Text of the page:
January 21, 2006
A very busy end-of-week left me with only enough time to note the latest Diageo/Hotline poll which was released on Thursday (press release, results, presentation) that helps bring us up to on recent MP posts on outliers and Hillary Clinton's ratings among Democrats.
This most recent Diageo/Hotline poll puts George Bush's job rating at 46
44% approve and 53 55% disapprove. Regular MP readers will remember that the last Diageo/Hotline poll, released in mid-December, appeared to be a bit of an outlier in terms of the Bush job rating (50% approve, 41% disapprove - though results on other questions were generally in line with other surveys). This latest result looks like a classic example of regression to the mean, as other have generally shown no significant trend over the last month. Note also that the Hotline samples registered voters (rather than adults) which may explain why it typically gets a slightly higher Bush job rating than other surveys.
Though not included in the presentation online, pollster Ed Reilly noted in a poll briefing on Thursday that the percentage of Democrats giving Hillary Clinton's unfavorable rating has been increasing in recent months, from 11% in October to 19% on this most recent survey. Her favorable percentage among Democrats remains high (at 75%) but that has also fallen slightly in the last month (from 79%).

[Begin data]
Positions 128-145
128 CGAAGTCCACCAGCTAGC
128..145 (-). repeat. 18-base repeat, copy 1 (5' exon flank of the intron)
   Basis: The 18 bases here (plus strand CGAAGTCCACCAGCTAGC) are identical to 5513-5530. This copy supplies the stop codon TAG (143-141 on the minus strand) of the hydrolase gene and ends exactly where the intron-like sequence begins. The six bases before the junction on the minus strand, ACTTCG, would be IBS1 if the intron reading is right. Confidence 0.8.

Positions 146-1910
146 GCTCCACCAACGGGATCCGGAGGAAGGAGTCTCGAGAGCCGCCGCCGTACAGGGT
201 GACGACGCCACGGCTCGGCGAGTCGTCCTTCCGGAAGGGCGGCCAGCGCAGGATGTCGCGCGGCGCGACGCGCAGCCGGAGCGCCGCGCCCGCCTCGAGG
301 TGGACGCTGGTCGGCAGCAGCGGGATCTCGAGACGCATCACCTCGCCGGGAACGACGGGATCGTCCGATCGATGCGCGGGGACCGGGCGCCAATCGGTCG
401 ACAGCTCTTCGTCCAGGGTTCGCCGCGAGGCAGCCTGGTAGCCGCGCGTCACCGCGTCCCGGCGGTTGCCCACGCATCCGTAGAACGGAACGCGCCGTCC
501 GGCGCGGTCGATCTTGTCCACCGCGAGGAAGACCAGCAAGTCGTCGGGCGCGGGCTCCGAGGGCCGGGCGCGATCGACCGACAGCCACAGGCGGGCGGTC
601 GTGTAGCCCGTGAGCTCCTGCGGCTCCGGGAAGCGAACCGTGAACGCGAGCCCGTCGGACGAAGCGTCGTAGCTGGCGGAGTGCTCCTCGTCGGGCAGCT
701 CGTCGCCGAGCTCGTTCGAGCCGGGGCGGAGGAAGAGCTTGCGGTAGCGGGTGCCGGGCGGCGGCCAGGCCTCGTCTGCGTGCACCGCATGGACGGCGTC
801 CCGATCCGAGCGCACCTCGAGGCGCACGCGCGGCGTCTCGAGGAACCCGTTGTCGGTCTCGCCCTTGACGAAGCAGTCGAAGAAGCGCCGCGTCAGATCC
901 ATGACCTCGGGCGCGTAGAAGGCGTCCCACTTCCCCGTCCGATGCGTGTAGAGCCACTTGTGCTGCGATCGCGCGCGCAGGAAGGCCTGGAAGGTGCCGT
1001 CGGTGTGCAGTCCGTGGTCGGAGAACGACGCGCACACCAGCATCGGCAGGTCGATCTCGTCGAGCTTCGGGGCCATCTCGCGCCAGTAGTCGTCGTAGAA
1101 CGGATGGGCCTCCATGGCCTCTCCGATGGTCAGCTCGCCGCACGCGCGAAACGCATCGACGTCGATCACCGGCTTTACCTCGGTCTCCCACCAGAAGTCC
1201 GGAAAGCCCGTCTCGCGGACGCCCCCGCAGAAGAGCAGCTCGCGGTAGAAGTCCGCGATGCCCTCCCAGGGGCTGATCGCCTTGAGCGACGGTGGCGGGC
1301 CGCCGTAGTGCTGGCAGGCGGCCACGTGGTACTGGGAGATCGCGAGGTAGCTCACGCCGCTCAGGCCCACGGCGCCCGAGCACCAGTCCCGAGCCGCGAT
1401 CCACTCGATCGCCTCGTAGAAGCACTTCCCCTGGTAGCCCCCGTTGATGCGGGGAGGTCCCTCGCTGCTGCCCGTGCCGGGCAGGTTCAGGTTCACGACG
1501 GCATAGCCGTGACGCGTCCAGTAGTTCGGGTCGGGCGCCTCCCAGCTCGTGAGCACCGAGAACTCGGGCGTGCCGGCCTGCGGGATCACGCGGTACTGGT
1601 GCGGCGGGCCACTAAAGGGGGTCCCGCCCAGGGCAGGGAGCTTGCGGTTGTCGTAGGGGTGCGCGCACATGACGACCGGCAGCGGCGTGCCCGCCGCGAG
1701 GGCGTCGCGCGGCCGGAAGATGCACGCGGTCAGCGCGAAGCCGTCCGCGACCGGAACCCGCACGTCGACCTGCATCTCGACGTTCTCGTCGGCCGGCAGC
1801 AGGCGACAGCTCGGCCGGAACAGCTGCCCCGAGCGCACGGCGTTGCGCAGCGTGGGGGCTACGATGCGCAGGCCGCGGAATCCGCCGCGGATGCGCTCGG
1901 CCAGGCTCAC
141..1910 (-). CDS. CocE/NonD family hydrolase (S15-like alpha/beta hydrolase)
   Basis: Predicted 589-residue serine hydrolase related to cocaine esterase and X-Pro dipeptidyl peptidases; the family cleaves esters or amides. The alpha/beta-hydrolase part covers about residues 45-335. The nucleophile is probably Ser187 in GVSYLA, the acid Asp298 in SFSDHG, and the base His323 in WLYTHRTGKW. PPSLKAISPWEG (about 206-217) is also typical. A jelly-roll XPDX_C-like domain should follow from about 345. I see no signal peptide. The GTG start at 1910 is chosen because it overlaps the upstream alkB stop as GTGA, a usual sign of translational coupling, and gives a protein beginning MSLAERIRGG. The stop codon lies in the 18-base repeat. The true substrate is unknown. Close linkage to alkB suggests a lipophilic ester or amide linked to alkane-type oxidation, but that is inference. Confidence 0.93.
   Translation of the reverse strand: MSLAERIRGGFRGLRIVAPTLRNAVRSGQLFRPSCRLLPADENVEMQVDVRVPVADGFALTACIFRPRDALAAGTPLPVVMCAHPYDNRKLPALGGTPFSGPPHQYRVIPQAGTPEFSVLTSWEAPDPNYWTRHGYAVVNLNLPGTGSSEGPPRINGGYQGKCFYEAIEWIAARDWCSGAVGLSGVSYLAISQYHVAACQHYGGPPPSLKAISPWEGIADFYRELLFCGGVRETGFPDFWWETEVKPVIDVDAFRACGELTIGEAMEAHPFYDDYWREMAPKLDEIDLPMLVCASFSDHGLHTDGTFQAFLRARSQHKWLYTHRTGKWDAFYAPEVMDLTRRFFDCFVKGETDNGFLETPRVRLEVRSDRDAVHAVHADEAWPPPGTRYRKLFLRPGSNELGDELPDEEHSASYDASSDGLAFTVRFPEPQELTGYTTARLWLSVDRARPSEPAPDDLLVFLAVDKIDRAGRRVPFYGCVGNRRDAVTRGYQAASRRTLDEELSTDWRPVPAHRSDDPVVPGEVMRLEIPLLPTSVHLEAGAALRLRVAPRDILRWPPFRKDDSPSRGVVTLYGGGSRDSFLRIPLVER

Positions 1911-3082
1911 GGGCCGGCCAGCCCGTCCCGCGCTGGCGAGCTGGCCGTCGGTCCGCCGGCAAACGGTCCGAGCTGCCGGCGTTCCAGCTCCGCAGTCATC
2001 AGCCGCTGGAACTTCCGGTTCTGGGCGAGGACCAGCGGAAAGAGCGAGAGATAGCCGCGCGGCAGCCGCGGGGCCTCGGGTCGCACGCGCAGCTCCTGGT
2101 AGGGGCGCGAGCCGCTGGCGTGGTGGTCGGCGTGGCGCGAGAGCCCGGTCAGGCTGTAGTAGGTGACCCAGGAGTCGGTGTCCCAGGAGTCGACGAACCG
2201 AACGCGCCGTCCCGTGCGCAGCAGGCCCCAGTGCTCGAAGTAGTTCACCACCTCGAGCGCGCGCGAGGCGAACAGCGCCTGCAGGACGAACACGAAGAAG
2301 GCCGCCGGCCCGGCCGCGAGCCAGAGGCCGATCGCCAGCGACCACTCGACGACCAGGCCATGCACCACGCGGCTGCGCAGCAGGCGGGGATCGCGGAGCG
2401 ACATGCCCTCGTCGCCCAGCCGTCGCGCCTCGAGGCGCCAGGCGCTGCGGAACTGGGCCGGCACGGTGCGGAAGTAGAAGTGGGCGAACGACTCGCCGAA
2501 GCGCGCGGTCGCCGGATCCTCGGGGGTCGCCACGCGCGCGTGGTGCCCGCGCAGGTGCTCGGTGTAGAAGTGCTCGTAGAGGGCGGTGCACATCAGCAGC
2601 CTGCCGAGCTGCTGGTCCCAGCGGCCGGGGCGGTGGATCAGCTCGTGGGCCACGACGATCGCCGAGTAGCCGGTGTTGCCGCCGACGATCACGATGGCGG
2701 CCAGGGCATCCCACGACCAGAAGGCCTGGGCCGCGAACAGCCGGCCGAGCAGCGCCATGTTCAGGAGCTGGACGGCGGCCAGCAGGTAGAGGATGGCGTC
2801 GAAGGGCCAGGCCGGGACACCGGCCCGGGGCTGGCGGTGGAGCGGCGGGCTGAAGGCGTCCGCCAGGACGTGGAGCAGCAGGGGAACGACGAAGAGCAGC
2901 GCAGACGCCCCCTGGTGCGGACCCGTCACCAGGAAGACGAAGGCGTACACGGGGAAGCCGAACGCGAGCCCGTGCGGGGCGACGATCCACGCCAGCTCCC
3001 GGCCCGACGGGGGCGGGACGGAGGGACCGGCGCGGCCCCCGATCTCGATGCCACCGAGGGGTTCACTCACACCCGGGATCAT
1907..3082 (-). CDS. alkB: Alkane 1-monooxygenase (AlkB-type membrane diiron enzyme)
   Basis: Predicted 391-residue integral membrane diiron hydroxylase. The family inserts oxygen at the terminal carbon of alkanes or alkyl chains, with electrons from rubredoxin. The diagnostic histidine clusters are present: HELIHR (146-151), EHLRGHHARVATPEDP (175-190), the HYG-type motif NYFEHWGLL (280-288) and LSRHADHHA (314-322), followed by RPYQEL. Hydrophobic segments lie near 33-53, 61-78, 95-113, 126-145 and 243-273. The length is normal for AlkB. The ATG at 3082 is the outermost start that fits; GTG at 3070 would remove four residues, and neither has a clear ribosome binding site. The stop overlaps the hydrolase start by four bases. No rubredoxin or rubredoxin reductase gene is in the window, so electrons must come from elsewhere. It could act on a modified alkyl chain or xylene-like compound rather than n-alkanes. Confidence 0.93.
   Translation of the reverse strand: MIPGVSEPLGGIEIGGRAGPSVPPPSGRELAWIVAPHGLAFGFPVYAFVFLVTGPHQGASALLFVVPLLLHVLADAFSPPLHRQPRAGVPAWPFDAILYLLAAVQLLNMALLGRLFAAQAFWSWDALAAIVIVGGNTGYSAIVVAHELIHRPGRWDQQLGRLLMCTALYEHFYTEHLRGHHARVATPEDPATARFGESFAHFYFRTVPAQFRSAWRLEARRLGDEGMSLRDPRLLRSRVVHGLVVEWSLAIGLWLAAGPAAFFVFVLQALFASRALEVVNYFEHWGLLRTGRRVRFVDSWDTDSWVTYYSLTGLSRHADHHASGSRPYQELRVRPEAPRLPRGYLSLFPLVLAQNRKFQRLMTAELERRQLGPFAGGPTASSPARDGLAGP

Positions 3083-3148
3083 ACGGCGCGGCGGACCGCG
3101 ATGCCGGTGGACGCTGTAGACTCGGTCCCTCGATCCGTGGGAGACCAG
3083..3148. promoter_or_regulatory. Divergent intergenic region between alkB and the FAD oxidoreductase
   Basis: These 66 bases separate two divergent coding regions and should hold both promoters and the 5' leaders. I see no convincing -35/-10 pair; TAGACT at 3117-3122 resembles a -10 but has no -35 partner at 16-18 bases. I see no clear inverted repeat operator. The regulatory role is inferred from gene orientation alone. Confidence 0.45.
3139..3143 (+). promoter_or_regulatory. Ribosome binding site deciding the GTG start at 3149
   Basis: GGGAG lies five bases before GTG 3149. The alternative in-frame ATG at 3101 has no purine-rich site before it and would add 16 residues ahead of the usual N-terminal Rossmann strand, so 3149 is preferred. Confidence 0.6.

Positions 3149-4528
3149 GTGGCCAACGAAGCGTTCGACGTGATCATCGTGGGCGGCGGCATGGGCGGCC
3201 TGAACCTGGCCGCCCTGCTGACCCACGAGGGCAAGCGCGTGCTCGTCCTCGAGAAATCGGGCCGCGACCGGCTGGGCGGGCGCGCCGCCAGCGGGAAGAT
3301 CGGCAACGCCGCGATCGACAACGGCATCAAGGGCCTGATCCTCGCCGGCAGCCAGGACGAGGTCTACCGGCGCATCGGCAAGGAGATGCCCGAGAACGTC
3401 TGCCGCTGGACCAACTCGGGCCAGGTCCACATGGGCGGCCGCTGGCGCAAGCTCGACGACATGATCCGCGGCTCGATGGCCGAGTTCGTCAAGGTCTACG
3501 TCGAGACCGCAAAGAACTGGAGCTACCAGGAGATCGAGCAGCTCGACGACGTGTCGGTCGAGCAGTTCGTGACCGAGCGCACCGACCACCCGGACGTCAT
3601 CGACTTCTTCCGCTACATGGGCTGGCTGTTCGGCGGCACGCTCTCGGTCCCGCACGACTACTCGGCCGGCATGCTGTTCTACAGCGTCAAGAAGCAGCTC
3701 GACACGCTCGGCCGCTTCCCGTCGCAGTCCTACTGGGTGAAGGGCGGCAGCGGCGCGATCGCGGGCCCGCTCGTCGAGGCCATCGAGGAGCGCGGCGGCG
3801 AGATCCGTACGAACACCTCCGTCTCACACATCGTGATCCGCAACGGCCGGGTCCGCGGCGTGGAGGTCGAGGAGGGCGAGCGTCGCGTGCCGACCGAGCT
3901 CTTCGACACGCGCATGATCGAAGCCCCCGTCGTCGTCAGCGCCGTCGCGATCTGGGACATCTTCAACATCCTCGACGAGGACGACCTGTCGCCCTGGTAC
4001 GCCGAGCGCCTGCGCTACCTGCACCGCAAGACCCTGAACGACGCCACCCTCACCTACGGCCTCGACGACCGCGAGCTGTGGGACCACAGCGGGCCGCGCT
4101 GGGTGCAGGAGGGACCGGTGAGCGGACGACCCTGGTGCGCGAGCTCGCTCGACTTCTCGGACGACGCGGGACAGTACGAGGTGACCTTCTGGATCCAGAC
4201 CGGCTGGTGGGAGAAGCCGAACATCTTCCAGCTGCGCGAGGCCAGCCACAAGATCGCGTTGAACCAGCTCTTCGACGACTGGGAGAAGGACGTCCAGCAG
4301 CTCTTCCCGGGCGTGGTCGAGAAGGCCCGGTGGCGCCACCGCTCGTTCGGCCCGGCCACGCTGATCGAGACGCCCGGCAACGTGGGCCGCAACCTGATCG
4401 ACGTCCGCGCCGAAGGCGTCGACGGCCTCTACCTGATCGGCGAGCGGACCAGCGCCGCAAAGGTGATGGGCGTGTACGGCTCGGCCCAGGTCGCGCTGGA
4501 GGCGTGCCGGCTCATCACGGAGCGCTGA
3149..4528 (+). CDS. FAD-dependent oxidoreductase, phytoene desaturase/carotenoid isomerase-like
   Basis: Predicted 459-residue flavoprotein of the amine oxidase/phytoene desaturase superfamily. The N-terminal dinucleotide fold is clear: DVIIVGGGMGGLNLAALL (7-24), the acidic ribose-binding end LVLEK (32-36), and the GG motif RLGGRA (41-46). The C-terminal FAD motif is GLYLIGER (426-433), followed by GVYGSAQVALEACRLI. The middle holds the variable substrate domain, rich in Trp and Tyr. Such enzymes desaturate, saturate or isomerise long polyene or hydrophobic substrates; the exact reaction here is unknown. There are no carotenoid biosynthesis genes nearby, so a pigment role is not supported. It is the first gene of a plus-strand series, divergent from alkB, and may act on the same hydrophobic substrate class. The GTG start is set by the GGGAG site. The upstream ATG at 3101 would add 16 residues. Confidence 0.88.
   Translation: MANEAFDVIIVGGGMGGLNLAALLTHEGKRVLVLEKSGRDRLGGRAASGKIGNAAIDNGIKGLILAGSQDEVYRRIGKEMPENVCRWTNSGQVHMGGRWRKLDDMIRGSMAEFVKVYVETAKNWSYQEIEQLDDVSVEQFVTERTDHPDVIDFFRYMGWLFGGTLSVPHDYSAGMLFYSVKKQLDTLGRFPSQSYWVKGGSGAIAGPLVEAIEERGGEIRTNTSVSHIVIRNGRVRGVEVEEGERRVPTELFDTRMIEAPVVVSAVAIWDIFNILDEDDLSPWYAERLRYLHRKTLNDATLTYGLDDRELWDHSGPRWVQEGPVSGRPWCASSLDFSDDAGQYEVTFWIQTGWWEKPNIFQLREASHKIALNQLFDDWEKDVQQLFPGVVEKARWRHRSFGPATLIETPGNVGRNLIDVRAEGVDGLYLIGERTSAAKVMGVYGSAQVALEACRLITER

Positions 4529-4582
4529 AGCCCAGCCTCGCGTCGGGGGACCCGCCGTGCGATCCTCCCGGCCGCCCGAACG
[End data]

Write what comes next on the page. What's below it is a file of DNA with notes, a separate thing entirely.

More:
The Hotline's polling editor Aoife McCarthy also posts to On-Call about the 2006 presidential vote trial heats on this survey matching up Hillary Clinton and John McCain against each other and against "generic" candidates from each party.
Finally, the survey takes an in-depth look at the Abramoff scandal and perceptions of corruption in government. One fascinating slide from the poll presentation shows that registered voters divided evenly on whether the terms honest, ethical or immoral applied better to the Democratic Party or the Republican party, with slight pluralities saying the terms apply to both equally. However, when asked about "corruption," twice as many say Republicans are corrupt (24%) than Democrats (12%), but far more say both are corrupt and only 5% were unsure.
A casual glance at polling since Jan 1 suggests Bush is where he always is: low 40's. It's a good baseline for those who want to follow the temporary bump from SOTU. But he at the moment has no momentum either way.
Interstingly, Fox at 42 also looks at RV, hiwith the different methodology Rasmussen at 45%. Rasmussen measures like/dislike categories, and the disapprove stongly to Bush remain a solid 38% compared to approve strongly 22% fwiw.
It continues to be a source of bemusement to me how the media uses the outliers to declare trends that don't exist. This is not a self-correcting thing, because the impression is rarely corrected with new data. Bush remains polarizing, and arguably unpopular.
But as Carl Cannon suggests in National Journal, is it Bush or us that's the source of polarization? How would polling help answer that question?
Posted by: DemFromCT | Jan 23, 2006 9:30:14 AM
Oh, and ARG is at 36%
Posted by: DemFromCT | Jan 23, 2006 2:35:40 PM
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